The Power of Paraprosdokians

Have you ever heard of the word paraprosdokian? I hadn’t, until a short time ago, and then I went down the rabbit hole to investigate further. A paraprosdokian is a sentence which consists of two parts. The first is a figure of speech and the second an intriguing variation of the first. Also called the surprise ending, it is often used for comic effect. In his book “Tyrannosaurus Lex” (2012), Rod L. Evans characterizes paraprosdokians as “sentences with ambushes, . . . as in comedian Stephen Colbert’s line, ‘If I am reading this graph correctly—I’d be very surprised.'” The word paraprosdokian comes from the Greek, meaning “beyond” + “expectation,” and is pronounced pa-ra-prose-DOKE-ee-en.

Henny Youngman’s famous joke “Take my wife – please!” is perhaps the most well-known example of a paraprosdokian in comedy. You expect that he’s using his wife as an example for a joke, but then indicates he wants you to literally take her away by adding the punchline “please!” Here are some additional examples from comedians:

  • “I’ve had a perfectly wonderful evening, but this wasn’t it.” –Groucho Marx
  • “There’s a bunch of different crunches that affect the abs … my favorite is Nestle.” — Shmuel Breban
  • “He taught me housekeeping; when I divorce I keep the house.” –Zsa Zsa Gabor
  • “When I was a kid my parents moved a lot, but I always found them.” –Rodney Dangerfield
  • “To keep fit my grandmother walks five miles a day. She’s 97 now and we have no idea where she is.” —Anonymous
  • “Standing in the park today, I was wondering why a frisbee looks larger the closer it gets…then it hit me.”–Stewart Francis
  • “The company accountant is shy and retiring. He’s shy a quarter of a million dollars. That’s why he’s retiring.” –Milton Berle
  • “I’m a very tolerant man, except when it comes to holding a grudge.” –Robin Williams
  • I have a lot of growing up to do. I realized that the other day inside my fort. ~Zach Galifianakis

Paraprosdokians can often be found in movies and television shows. Here are some examples from both media:

  • “If I could say a few words, I would be a better public speaker.” –The Simpsons (1989)
  • “You know what they say: you can lead a herring to water, but you have to walk really fast or he’ll die.”–Golden Girls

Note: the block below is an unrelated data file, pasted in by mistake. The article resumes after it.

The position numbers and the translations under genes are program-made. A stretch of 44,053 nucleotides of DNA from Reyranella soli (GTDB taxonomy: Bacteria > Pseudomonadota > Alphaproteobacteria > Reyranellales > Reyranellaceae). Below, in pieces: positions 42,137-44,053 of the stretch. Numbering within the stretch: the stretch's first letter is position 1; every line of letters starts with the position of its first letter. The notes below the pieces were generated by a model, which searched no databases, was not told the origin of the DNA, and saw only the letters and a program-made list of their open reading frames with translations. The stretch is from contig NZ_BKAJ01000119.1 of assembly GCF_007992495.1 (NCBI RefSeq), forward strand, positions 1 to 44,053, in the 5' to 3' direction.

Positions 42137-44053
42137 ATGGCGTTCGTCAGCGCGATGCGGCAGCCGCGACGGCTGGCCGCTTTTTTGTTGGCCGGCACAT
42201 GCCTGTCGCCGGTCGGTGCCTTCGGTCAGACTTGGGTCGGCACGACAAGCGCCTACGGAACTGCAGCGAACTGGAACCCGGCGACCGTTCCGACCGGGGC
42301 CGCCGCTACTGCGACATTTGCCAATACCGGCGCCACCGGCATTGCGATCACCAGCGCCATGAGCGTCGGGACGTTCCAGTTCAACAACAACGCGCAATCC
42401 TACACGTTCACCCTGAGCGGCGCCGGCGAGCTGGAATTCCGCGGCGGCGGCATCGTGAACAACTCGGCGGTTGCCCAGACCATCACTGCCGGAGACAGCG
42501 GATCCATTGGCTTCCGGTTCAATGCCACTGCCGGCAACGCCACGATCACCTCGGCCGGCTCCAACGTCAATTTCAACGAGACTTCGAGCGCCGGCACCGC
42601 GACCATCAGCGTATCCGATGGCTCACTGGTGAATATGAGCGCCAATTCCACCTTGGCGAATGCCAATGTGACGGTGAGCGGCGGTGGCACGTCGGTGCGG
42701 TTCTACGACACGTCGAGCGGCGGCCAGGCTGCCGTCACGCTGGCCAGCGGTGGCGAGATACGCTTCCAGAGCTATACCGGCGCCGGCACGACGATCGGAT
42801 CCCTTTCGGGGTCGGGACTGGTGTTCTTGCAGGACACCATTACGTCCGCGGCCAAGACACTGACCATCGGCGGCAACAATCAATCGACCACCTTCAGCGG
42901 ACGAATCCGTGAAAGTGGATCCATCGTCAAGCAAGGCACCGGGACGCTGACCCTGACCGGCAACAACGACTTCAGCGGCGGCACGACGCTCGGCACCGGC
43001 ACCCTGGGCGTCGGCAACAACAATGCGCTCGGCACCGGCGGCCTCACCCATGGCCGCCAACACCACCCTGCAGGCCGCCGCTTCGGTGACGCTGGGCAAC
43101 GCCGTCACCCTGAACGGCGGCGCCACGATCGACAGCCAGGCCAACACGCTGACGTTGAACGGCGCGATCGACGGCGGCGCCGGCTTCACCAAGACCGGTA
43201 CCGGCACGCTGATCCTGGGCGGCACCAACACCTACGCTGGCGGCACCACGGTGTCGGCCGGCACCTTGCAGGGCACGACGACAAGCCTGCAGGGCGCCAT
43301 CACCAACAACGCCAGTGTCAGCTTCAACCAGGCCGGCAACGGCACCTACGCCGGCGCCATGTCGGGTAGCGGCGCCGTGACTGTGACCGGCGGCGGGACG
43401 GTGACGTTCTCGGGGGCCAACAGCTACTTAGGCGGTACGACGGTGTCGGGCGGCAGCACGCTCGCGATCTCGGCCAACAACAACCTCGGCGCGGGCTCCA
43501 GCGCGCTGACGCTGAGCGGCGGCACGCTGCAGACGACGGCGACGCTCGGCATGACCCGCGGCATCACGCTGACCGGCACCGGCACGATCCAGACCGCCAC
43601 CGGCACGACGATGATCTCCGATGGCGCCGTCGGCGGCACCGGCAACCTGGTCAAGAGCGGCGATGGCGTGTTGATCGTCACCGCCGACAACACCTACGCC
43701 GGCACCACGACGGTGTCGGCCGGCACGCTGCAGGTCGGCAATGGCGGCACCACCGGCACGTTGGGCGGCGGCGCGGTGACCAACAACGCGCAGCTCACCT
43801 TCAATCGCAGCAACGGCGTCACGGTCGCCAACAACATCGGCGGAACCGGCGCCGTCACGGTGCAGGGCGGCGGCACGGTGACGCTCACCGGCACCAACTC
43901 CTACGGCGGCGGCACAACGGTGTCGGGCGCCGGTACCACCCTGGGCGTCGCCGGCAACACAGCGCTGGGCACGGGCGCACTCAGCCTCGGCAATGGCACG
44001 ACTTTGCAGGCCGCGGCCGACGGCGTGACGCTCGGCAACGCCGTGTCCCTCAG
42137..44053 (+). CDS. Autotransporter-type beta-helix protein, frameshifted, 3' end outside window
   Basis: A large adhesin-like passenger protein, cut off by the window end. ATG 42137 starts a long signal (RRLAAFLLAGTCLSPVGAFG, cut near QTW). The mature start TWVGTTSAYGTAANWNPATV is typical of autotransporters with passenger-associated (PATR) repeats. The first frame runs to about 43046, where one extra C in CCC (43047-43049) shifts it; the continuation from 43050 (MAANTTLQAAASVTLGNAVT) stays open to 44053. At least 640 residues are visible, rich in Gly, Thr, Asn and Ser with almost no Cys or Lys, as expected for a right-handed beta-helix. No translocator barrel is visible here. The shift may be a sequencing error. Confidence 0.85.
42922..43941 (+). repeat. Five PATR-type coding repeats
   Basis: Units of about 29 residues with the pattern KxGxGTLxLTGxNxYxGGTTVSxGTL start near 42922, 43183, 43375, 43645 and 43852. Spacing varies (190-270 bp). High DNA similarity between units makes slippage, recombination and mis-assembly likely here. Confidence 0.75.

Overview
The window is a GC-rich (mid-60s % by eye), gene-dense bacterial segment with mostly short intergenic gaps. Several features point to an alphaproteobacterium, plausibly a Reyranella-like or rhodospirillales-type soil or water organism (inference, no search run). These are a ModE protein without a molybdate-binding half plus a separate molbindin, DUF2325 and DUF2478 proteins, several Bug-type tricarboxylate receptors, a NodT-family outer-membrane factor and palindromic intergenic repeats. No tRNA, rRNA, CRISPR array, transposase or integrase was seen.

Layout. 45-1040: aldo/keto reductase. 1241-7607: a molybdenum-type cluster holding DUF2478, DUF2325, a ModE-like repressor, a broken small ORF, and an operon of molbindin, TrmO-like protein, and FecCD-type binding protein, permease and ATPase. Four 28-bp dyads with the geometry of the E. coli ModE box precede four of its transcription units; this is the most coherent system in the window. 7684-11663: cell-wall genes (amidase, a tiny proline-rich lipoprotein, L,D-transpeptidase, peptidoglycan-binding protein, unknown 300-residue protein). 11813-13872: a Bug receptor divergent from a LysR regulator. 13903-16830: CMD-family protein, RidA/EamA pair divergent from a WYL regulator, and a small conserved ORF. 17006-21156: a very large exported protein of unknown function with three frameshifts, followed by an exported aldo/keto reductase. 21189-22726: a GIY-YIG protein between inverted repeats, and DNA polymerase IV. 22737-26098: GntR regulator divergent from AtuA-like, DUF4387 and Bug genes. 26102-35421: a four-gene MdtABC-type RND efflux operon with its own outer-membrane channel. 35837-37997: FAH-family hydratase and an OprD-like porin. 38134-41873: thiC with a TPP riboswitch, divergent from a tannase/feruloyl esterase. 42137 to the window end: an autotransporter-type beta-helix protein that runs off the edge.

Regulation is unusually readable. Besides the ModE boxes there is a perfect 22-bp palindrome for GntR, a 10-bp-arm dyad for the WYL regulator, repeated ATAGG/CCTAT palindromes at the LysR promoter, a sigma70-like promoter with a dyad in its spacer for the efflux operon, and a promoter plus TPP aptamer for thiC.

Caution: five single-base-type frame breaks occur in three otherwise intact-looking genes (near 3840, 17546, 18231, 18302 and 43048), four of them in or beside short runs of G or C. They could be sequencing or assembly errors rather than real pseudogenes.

• “If you want to receive emails about my upcoming shows, please give me money so I can buy a computer.”–Friends
  • “I’m not superstitious, but I am a little stitious.” –The Office
  • “Gentlemen, you can’t fight in here, this is the War Room!” –Dr. Strangelove, or: How I learned to Stop Worrying and Love the Bomb
  • “I am a very committed wife. And I should be committed too – for being married so many times.” – Elizabeth Taylor
  • “She thinks I’m too critical. That’s another fault of hers.” –Arrested Development
  • “Behind every great man there’s a woman, rolling her eyes.” ~Jim Carrey in Bruce Almighty

Writers are not averse to using paraprosdokians to liven up their prose, keep their readers guessing, or establish a humorous tone. Here are some examples from authors:

  • “On his feet he wore…blisters.” —Aristotle
  • “I have the heart of a small boy – in a glass jar on my desk.” –Stephen King
  • “The Texan turned out to be good-natured, generous and likable. In three days no one could stand him.” –Joseph HellerCatch 22
  • “The freelance writer is a man who is paid per piece or per word or perhaps.” –Robert Benchley
  • “It is a terrible thing to see and have no vision.” ~Helen Keller
  • “He’s a writer for the ages…for the ages of four to eight.” –Dorothy Parker

 “No, that is the great fallacy: the wisdom of old men. They do not grow wise. They grow careful.”  Ernest Hemingway — A Farewell to Arms

  • “When I was young, I used to think that money was the most important thing in life; now that I am old, I know it is.” – Oscar Wilde
  • “Some cause happiness wherever they go. Others whenever they go.” –Oscar Wilde
  • “War does not determine who is right – only who is left.” –Bertrand Russell

Popular politicians and other historical figures are often known for their wit and clever sayings.

  • “We can always count on the Americans to do the right thing, after they have exhausted all the other possibilities.” –Winston Churchill
  • “A fool and his money are soon elected.” — Will Rogers
  • “Blessed are the young, for they shall inherit the national debt.”–Herbert Hoover
  • “Three may keep a secret, if two of them are dead.” –Benjamin Franklin
  • “People say I’m indecisive, but I don’t know about that.” –George H.W. Bush
  • “If I had to name my greatest strength, I guess it would be my humility. Greatest weakness, it’s possible that I’m a little too awesome.” –Barack Obama